66. One of the best lightweight clothing rules is “no multiples.” If you have one pair of pants, running shorts and/or rain gear are enough backup.

67. One very light short sleeve shirt and one long-sleeve shirt should be enough.

68. Avoid cotton. It doesn’t dry as quickly, so it could be dangerous. And even if it’s not dangerous, it’ll be heavier when it’s wet because the water weight won’t dry as quickly as other fabrics.

69. Very light synthetic materials and silk may allow you to leave heavier, bulkier fleece at home. A couple of silk layers under your rain gear may be enough for summer hikes. That’s a total of less than 6 ounces for 2 shirts.

70. Never wear jeans. They weigh about 1 ½ pounds and don’t dry well. Lightweight nylon outdoor pants can weigh as little as 8 ounces.

71. If you need more insulation, there are ultralight jackets made with down that weigh less than 8 ounces, about the weight of a T-shirt.

72. You can save a lot of weight by using running shorts that weigh around 3 ounces instead of heavier cargo shorts.

73. Leather belts can be quite heavy. Look for a light belt. A lightweight nylon accessory strap with a quick-release buckle works well.

74. Using silk can cut the weight and bulk of your underwear in half.

75. A lightweight watch cap (beanie or lightweight stocking cap) can weigh as little as an ounce. It’s great for extra warmth during the day or while you’re sleeping.

76. A full-brimmed hat for storm protection that’s made from silicone-coated nylon weighs as little as 1.2 ounces.

77. A baseball-type hat from lightweight ripstop nylon for sun protection can weigh less than an ounce.

78. A painter’s cap will give you cheap, light protection from the sun. They weigh about 1.3 ounces.

79. If a hat is too hot for you, use a visor to be cooler and lighter. Visors vary a lot in weight, so use a digital scale to find the lightest one.

80. Lightweight polypropylene gloves that weigh an ounce will give you some warmth.

81. You can use your extra socks as gloves, or for added warmth over light gloves.

82. Those plastic newspaper or grocery bags that we used for keeping your feet warm at night can be used to keep your hands dry.

83. Socks that are warm, comfortable, and help you avoid blisters are vital. Don’t try to go too thin and light if you tend to blister. But many popular styles come in various heights. So a shorter, lighter sock might give you the same function.

84. One of the best ways to save clothing weight is to use running shoes instead of hiking boots. The old saying of one pound on your feet being equal to five pounds in your pack is true. You lift your shoes with every step, so why not lift something light and comfortable?

85. Shoe laces that come with your running shoes are often too long. They catch on the little twigs along the trail. You might as well cut them off and save the weight. Burn the ends so they don’t unravel.


86. Keep your cooking gear light by using a kettle only. You can save more than half the weight of the cooking kit by leaving the plate and fry pan home. The ¾ quart kettle by itself weighs less than 5 ounces.

87. With titanium, your kettle can weigh under 4 ounces.

88. Stainless steel is heavy. Avoid it. Non-stick coatings make a kettle heavier than one without it. Decide whether the weight of the non-stick surface is worth it for you.

89. For your cup, use the plastic kind that have measuring marks inside. They’re four times lighter than a sierra cup.

90. Try using a lexan spoon only. You probably don’t need a fork. For cutting food you can use your pocket knife. File some of the excess weight from the handle of your spoon. Have some fun being a fanatic. Drill some holes in the handle.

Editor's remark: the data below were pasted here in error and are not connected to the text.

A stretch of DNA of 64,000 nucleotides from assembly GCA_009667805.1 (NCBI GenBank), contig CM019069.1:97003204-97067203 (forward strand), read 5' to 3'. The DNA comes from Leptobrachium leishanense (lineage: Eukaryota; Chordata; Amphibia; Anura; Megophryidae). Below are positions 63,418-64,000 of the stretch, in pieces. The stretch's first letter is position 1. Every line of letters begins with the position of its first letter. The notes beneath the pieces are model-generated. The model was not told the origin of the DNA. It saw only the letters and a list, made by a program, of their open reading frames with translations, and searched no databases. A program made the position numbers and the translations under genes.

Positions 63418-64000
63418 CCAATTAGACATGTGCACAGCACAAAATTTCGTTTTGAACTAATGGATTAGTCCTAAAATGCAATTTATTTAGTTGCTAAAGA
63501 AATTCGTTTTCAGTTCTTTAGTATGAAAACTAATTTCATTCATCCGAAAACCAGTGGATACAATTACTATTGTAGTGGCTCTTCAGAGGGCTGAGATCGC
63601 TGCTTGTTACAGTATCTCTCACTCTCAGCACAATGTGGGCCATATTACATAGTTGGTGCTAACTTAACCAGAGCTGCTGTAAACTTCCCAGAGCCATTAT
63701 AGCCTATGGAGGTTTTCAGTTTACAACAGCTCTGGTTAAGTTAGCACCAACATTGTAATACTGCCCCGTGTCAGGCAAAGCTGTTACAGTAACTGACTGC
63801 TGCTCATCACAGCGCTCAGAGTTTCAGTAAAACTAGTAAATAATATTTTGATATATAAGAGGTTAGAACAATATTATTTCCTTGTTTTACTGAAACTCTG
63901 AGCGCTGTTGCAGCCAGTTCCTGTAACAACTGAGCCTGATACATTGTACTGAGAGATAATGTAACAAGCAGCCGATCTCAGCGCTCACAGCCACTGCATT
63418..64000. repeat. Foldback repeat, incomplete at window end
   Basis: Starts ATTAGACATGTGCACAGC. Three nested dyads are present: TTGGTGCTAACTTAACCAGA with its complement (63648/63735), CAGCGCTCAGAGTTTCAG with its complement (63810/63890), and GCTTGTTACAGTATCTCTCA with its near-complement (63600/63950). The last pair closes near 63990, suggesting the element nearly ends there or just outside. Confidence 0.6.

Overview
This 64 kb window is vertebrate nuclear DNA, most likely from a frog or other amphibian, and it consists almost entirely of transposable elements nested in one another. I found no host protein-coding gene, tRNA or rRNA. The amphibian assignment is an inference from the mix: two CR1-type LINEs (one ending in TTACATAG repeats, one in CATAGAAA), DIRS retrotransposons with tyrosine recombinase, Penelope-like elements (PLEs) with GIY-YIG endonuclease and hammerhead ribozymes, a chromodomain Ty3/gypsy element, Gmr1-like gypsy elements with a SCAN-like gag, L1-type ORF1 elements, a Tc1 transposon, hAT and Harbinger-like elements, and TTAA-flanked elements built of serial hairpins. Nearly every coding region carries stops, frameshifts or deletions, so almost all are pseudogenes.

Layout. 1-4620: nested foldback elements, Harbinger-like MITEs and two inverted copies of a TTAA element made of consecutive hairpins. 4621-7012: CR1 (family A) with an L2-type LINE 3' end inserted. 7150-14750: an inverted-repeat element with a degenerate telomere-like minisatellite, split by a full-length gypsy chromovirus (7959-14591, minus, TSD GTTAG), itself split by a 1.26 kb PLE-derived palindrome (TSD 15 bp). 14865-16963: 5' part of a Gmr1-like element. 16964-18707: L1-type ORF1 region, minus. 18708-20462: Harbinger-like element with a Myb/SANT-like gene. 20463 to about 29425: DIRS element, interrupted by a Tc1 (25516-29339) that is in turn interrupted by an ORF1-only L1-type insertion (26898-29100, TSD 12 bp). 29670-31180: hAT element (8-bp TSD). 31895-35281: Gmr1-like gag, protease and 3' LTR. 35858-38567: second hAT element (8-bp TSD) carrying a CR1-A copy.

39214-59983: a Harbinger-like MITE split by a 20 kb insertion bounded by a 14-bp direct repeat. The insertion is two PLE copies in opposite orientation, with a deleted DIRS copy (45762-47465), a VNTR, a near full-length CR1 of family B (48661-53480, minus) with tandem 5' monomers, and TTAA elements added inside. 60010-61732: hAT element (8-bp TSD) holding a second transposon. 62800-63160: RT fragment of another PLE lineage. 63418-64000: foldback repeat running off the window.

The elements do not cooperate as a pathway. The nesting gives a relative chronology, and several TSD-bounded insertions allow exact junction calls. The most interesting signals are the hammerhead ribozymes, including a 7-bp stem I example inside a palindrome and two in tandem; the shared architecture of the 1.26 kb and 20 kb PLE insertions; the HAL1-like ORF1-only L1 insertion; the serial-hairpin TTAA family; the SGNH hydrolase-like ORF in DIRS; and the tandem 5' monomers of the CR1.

91. Some hikers like a long Dairy Queen spoon because it can reach all the way into foil pouches and zip lock bags. Be ready to use some emergency chopsticks if the spoon breaks. Some people like chopsticks anyway.

92. Blacken the bottom of your kettle to cook faster and conserve fuel. If your kettle won’t do this naturally, use heat-resistant paint, the kind you use to paint barbeques and wood stoves.

93. Keep the lid for your kettle. You’ll save its weight by using less fuel.

94. Use a windscreen so you conserve and carry less fuel. You can probably use something that’s already in your pack so there’s no weight added. Or use something very light, like aluminum foil.

95. Use your digital scale to know the weight of a full and empty fuel canister if you use butane/propane. It’s surprising how far a small can will go. You can learn when to leave a full 7-ounce canister home.

96. For a scouring pad, keep it simple and cut it down to a very small size. Or, better yet, don’t take one at all. They tend to become bacteria magnets. Use goats beard — the stuff that’s attached to tree bark. Or use pine cones or sand.

97. You may need a towel to handle your hot kettle. Keep one small piece of a rayon camper’s towel for kitchen use and one for your body.

98. The lighter, thinner towels you can find in grocery stores are even lighter than a rayon camper’s towel. These work well on your body because they can rinse so easily for washing up.

99. There are two main types of ultralight stoves. Titanium stoves that burn butane/propane fuel can be as light as 2 ½ ounces. Their small fuel canisters are 7 ounces. Or you can choose a soda can style stove that burns denatured alcohol. These can be lighter than 2 ounces. Their fuel is readily available and can be carried in very light containers.

100. Fiberglass is often used as a wicking agent in the soda can stoves. The thin fiberglass within foil can be used to hold hot stoves or kettles and can be used to hold heat in your kettle.

101. The lightest water container is a plastic soda, water, or Gatorade bottle. Of course, you’ll want to remove that heavy label.